What are European Wasps?

The European Wasp, Vespula germanica, is an insect pest that was accidentally introduced into Tasmania in 1959 and has since spread into mainland Australia.  As a species that usually thrives in the cool or temperate conditions in Europe, it has established in South Australia and the eastern states as far north as Maitland in New South Wales.  

It can also be found in southern Western Australia, where numbers are kept to a minimum through surveillance and eradication programs.  The pest is unsuited to very hot or tropical conditions, and it does not appear to have been established in Queensland or the Northern Territory.

How to identify European Wasps?

European Wasps are 12-17mm long with a bright yellow and black body with black triangular markings on the abdomen and often with small black dots on either side.  They also have black antennae and yellow legs.  
They can look superficially like other wasp species, bees and even some flies, so it is important to be sure of the species before taking action to try to control them.  More information to help you determine whether you have European Wasps can be found in our European Wasp Identification Guide.

European Wasp

Why is the European wasp a pest? 

European Wasps are attracted to the smell of barbecues and sweet drinks, so they become unwelcome guests at picnics, sausage sizzles and any outdoor eating situations.  This puts them in close contact with people and creates a risk of dangerous stings.

European Wasp

Other wasps and similar looking insects have different diets and do not tend to invade our eating spaces.  If you are experiencing wasps attempting to feed at your table, barbecue or pet food, chances are that you have European Wasps. 

European Wasps tend to build their nests underground, and the entrance is not always obvious. If a European Wasp nest is inadvertently disturbed, for example by the slashing or mowing of long grass, guard wasps call on their nestmates to collectively attack.  As wasps can sting more than once, this can lead to serious, and sometimes fatal, sting reactions.

European Wasp

In their native range, very cold winters cause nests to die out and new nests are established each spring by a young queen.  This keeps nests relatively small and acts as a natural form of population control.  However, in Australia, where winters are generally less harsh, queens can sometimes continue to reproduce in nests over winter, causing the establishment of so-called “super nests” with multiple queens and many thousands of wasps.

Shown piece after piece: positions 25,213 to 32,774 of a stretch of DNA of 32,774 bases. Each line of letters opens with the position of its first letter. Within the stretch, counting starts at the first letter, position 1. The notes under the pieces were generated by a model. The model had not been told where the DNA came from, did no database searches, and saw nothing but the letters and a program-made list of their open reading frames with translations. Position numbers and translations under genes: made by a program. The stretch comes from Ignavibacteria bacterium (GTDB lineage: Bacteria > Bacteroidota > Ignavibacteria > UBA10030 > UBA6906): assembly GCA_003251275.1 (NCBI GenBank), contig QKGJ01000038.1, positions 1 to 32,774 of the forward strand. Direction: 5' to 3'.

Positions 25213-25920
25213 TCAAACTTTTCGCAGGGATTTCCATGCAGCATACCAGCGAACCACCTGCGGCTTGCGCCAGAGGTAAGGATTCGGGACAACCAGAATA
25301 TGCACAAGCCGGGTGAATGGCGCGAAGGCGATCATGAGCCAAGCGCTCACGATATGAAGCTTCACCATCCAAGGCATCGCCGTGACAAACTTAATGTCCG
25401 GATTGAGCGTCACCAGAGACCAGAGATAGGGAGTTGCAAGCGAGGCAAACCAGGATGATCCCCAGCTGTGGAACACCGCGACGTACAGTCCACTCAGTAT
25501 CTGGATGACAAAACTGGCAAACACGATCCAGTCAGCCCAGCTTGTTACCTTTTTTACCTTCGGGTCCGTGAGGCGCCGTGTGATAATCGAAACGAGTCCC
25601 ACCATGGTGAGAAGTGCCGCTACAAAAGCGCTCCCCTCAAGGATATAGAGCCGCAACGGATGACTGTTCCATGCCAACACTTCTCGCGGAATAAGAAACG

The ability to create larger nests, and the lack of natural predators in Australia, can lead to European Wasp populations having a negative impact on native invertebrate species.  They are generalist predators which means they have a broad diet and compete with native predators for food.  They increase the predator pressure on our native spiders, flies and moths and have been known to attack bee-hives and weaken bee colonies. 

What can I do if I have European Wasps in my backyard?

If you know where the European wasp nest is and can have it safely destroyed, that will be the most effective means of controlling the number of wasps in that area.  However, if the location of the nest is unknown, trapping the foragers that feed the young in the nest is the next best thing. 

The EnviroSafe European Wasp Trap and Bait can be a convenient solution to annoying European Wasp foragers that find their way to your outdoor eating area. This Australian-made product has been developed and tested under Australian conditions and is highly attractive to European Wasps foraging for food.  

EnviroSafe European Wasp Trap

Setting up the EnviroSafe European Wasp Trap is simple – just add water to the bait and hang the trap where you see the wasps. The bait activates instantly, so set the trap when wasps are inactive, either early in the morning or late in the evening.  

Don’t worry if you don’t catch all of the wasps you see – as social insects they divide their tasks among the members of the colony and those foraging for water or nesting materials may not notice the trap.  

However, the wasps that are looking for food to take back to feed the young in the nest – and these are the wasps that cause the problem at the table or barbecue – these wasps will be strongly attracted to the bait and caught in the trap.  This is a great way of stopping wasps from spoiling your enjoyment of your outdoor eating area.

European Wasp

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